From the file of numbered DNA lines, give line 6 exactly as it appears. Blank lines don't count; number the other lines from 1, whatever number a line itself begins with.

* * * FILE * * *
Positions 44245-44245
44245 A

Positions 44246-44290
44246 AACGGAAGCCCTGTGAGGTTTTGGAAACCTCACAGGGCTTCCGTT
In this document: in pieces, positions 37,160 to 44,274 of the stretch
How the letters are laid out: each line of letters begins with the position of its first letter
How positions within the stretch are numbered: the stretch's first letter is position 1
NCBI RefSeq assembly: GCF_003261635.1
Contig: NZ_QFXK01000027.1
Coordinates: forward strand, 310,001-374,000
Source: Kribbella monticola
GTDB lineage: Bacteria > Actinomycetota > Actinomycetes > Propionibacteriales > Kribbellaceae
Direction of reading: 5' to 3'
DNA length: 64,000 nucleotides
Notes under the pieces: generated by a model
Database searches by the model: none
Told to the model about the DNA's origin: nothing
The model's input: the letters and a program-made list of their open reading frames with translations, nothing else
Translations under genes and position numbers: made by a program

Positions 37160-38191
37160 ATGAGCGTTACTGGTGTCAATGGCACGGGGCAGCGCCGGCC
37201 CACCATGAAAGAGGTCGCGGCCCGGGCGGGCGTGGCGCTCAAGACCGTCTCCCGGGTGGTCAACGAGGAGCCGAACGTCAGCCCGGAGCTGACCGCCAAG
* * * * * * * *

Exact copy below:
How the letters are laid out: each line of letters begins with the position of its first letter